Functors also have duals: The opposite of F:C→DF : C \to D is Fop:Cop→DopF^{\mathrm{op}} : C^{\mathrm{op}} \to D^{\mathrm{op}}.

  op : Functor (C ^op) (D ^op)
  F₀ op      = F₀
  F₁ op      = F₁
  F-id op    = F-id
  F-∘ op f g = F-∘ g f

Composition🔗

_F∘_ : ∀ {o₁ h₁ o₂ h₂ o₃ h₃}
         {C : Precategory o₁ h₁} {D : Precategory o₂ h₂} {E : Precategory o₃ h₃}
     → Functor D E → Functor C D → Functor C E
_F∘_ {C = C} {D} {E} F G = comps

Functors, being made up of functions, can themselves be composed. The object mapping of (F∘G)(F \circ G) is given by F0∘G0F_0 \circ G_0, and similarly for the morphism mapping. Alternatively, composition of functors is a categorification of the fact that monotone maps compose.

    F₀ : C.Ob → E.Ob
    F₀ x = F.F₀ (G.F₀ x)

    F₁ : {x y : C.Ob} → C.Hom x y → E.Hom (F₀ x) (F₀ y)
    F₁ f = F.F₁ (G.F₁ f)

To verify that the result is functorial, equational reasoning is employed, using the witnesses that FF and GG are functorial.

    abstract
      F-id : {x : C.Ob} → F₁ (C.id {x}) ≡ E.id {F₀ x}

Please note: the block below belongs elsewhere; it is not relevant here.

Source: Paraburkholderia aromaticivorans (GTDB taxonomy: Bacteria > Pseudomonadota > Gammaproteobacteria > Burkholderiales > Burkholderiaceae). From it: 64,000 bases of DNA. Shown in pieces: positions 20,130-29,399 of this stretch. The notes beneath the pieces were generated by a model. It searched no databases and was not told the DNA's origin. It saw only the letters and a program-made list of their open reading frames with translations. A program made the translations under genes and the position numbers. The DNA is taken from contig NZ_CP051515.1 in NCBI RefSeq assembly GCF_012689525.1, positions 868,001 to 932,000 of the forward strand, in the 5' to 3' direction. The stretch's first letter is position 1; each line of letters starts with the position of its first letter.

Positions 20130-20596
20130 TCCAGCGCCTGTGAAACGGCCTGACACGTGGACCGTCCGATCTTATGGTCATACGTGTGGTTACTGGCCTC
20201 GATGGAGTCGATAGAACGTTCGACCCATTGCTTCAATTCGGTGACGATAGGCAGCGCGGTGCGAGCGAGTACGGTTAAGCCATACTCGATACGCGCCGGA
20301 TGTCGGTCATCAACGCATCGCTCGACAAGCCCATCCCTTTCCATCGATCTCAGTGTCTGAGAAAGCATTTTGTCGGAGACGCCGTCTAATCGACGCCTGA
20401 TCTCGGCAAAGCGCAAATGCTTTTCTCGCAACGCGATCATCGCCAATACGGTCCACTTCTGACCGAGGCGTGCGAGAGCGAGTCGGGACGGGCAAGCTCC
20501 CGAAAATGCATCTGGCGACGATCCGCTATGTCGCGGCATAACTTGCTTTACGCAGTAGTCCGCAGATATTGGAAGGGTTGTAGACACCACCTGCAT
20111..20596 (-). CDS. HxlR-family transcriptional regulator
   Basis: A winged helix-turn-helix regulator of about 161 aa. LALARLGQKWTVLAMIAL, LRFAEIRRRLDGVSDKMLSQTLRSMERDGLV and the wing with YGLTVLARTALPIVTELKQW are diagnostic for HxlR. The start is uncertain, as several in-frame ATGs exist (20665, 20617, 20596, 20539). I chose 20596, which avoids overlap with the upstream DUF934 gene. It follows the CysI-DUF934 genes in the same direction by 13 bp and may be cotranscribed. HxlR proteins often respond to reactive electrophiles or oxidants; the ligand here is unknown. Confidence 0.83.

F-id {x} =
          F.F₁ (G.F₁ C.id) ≡⟨ ap F.F₁ G.F-id ⟩≡
          F.F₁ D.id        ≡⟨ F.F-id ⟩≡
          E.id             ∎

      F-∘ : {x y z : C.Ob} (f : C.Hom y z) (g : C.Hom x y)
          → F₁ (f C.∘ g) ≡ (F₁ f E.∘ F₁ g)
      F-∘ f g =
          F.F₁ (G.F₁ (f C.∘ g))     ≡⟨ ap F.F₁ (G.F-∘ f g) ⟩≡
          F.F₁ (G.F₁ f D.∘ G.F₁ g)  ≡⟨ F.F-∘ _ _ ⟩≡
          F₁ f E.∘ F₁ g             ∎

    comps : Functor _ _
    comps .Functor.F₀ = F₀
    comps .Functor.F₁ = F₁
    comps .Functor.F-id = F-id
    comps .Functor.F-∘ = F-∘

The identity functor can be defined using the identity funct_ion_ for both its object and morphism mappings. That functors have an identity and compose would seem to imply that categories form a category: However, since there is no upper bound on the h-level of Ob, we can not form a “category of categories”. If we do impose a bound, however, we can obtain a category of strict categories, those which have a set of objects.

Id : ∀ {o₁ h₁} {C : Precategory o₁ h₁} → Functor C C
Functor.F₀ Id x = x
Functor.F₁ Id f = f
Functor.F-id Id = refl
Functor.F-∘ Id f g = refl

Natural transformations🔗

Another common theme in category theory is that roughly every concept can be considered the objects of a category. This is the case for functors, as well! The functors between CC and DD assemble into a category, notated [C,D][C, D] - the functor category between CC and DD.

record _=>_ {o₁ h₁ o₂ h₂}